'YourOrg::Template::Plugin'  ],


           [% USE Foo %]    # =>   MyOrg::Template::Plugin::Foo
                              or YourOrg::Template::Plugin::Foo
                              or          Template::Plugin::Foo

       If you don't want the default "Template::Plugin" namespace added to the end of the
       "PLUGIN_BASE", then set the $Template::Plugins::PLUGIN_BASE variable to a false value
       before calling the new() Template#new() constructor method.  This is shown in the example
       below where the "Foo" plugin is located as "My::Plugin::Foo" or "Your::Plugin::Foo" but
       not as "Template::Plugin::Foo".

       example 3:

           use Template::Plugins;
           $Template::Plugins::PLUGIN_BASE = '';

           my $template = Template->new({
               PLUGIN_BASE => [   'My::Plugin',
                                  'Your::Plugin'  ],


           [% USE Foo %]    # =>   My::Plugin::Foo
                              or Your::Plugin::Foo

       If a plugin cannot be loaded using the "PLUGINS" or "PLUGIN_BASE" approaches then the
       provider can make a final attempt to load the module without prepending any prefix to the
       module path.  This allows regular Perl modules (i.e. those that don't reside in the
       Template::Plugin or some other such namespace) to be loaded and used as plugins.

       By default, the "LOAD_PERL" option is set to 0 and no attempt will be made to load any
       Perl modules that aren't named explicitly in the "PLUGINS" hash or reside in a package as
       named by one of the "PLUGIN_BASE" components.

       Plugins loaded using the "PLUGINS" or "PLUGIN_BASE" receive a reference to the current
       context object as the first argument to the new() constructor. Modules loaded using
       "LOAD_PERL" are assumed to not conform to the plugin interface. They must provide a
       "new()" class method for instantiating objects but it will not receive a reference to the
       context as the first argument.

       Plugin modules should provide a load() class method (or inherit the default one from the
       Template::Plugin base class) which is called the first time the plugin is loaded. Regular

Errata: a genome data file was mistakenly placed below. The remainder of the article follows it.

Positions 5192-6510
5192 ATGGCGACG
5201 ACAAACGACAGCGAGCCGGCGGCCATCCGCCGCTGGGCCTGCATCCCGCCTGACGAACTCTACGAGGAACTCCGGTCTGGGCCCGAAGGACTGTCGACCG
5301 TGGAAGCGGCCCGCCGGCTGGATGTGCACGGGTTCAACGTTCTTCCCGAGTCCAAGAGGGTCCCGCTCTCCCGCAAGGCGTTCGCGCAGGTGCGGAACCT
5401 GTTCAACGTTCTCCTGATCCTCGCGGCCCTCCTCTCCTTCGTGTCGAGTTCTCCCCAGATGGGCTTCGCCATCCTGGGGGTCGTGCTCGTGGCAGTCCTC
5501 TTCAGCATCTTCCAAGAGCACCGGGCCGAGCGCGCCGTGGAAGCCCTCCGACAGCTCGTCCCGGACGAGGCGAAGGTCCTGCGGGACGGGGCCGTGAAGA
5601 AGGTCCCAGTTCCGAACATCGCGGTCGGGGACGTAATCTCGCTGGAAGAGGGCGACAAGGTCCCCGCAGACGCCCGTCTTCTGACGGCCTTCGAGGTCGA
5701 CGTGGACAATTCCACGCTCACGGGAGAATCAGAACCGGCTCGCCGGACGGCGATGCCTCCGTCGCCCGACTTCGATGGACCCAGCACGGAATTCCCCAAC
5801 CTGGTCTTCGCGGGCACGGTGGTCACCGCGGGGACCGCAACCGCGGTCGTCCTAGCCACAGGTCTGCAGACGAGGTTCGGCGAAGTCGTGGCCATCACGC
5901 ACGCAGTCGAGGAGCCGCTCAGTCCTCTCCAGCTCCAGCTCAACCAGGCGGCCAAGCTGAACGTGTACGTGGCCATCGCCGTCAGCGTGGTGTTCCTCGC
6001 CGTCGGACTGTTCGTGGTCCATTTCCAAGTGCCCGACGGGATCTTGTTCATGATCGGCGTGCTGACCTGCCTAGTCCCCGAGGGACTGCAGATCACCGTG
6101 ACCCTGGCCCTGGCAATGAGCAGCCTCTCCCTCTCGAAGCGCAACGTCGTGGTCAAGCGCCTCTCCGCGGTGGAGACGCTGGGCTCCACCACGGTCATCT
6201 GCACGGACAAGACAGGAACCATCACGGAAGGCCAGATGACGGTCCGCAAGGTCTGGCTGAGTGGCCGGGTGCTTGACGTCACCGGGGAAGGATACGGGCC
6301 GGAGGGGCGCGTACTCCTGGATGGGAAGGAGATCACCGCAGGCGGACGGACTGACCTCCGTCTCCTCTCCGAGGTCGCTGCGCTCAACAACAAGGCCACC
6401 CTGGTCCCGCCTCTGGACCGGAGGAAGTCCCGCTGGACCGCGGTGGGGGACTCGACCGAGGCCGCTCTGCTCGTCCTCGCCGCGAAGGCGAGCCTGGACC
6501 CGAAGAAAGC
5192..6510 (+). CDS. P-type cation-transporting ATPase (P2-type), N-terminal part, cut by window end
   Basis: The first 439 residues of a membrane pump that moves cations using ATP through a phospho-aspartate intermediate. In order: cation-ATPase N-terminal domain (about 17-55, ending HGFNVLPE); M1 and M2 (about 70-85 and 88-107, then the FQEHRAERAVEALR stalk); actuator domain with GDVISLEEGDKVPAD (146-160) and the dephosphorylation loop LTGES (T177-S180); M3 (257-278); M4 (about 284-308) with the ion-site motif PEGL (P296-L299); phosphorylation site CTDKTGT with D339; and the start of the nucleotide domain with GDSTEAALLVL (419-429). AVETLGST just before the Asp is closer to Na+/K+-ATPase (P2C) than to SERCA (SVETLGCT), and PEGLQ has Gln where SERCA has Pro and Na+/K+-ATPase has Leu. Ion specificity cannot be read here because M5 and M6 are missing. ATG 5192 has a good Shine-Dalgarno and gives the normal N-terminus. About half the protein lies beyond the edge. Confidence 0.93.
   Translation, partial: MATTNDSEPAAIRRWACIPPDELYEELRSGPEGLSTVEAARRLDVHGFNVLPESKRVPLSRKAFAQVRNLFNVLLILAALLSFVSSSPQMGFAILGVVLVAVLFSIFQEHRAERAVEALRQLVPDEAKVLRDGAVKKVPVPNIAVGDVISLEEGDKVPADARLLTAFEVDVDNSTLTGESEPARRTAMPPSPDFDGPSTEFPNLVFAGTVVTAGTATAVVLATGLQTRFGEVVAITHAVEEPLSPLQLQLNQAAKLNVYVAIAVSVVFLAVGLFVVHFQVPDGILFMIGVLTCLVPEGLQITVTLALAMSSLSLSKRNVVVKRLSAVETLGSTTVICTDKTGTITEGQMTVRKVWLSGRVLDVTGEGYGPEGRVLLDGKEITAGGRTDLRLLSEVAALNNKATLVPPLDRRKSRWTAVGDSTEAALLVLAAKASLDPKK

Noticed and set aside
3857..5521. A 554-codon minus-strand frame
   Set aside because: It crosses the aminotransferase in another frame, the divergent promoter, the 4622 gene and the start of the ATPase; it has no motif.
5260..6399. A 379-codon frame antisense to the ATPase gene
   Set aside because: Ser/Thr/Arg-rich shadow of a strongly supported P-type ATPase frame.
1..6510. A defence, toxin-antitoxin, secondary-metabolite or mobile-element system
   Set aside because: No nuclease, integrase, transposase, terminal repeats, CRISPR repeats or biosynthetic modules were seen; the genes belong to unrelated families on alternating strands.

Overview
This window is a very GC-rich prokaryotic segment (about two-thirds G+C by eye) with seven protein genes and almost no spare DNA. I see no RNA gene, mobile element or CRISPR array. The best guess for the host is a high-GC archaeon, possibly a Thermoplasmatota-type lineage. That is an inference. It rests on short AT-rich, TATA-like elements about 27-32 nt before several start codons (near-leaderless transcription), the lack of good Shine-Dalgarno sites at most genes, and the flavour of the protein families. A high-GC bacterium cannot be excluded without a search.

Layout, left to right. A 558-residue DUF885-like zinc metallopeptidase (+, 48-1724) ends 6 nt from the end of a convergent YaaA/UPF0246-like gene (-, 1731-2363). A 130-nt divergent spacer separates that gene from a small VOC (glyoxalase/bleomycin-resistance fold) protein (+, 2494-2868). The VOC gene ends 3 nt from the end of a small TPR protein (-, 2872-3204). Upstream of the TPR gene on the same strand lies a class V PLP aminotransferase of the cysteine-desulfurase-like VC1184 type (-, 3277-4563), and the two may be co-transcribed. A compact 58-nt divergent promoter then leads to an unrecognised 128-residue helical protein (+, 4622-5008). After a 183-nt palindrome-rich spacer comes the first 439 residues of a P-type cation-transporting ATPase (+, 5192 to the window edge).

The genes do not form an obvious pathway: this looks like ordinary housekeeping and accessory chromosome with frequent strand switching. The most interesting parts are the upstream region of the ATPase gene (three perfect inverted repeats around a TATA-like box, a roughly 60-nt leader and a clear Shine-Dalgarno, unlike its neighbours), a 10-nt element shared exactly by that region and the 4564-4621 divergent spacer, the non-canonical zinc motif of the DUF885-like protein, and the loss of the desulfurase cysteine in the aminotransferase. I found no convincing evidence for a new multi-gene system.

Perl modules need not. In all other respects, regular Perl objects and Template Toolkit
       plugins are identical.

       If a particular Perl module does not conform to the common, but not unilateral, "new()"
       constructor convention then a simple plugin wrapper can be written to interface to it.

       The "FILTERS" option can be used to specify custom filters which can then be used with the
       "FILTER" directive like any other.  These are added to the standard filters which are
       available by default.  Filters specified via this option will mask any standard filters of
       the same name.

       The "FILTERS" option should be specified as a reference to a hash array in which each key
       represents the name of a filter.  The corresponding value should contain a reference to an
       array containing a subroutine reference and a flag which indicates if the filter is static
       (0) or dynamic (1).  A filter may also be specified as a solitary subroutine reference and
       is assumed to be static.

           $template = Template->new({
               FILTERS => {
                   'sfilt1' =>   \&static_filter,      # static
                   'sfilt2' => [ \&static_filter, 0 ], # same as above
                   'dfilt1' => [ \&dyanamic_filter_factory, 1 ],

       Additional filters can be specified at any time by calling the define_filter() method on
       the current Template::Context object. The method accepts a filter name, a reference to a
       filter subroutine and an optional flag to indicate if the filter is dynamic.

           my $context = $template->context();
           $context->define_filter('new_html', \&new_html);
           $context->define_filter('new_repeat', \&new_repeat, 1);

       Static filters are those where a single subroutine reference is used for all invocations
       of a particular filter.  Filters that don't accept any configuration parameters (e.g.
       "html") can be implemented statically.  The subroutine reference is simply returned when
       that particular filter is requested.  The subroutine is called to filter the output of a
       template block which is passed as the only argument.  The subroutine should return the
       modified text.

           sub static_filter {
               my $text = shift;
               # do something to modify $text...
               return $text;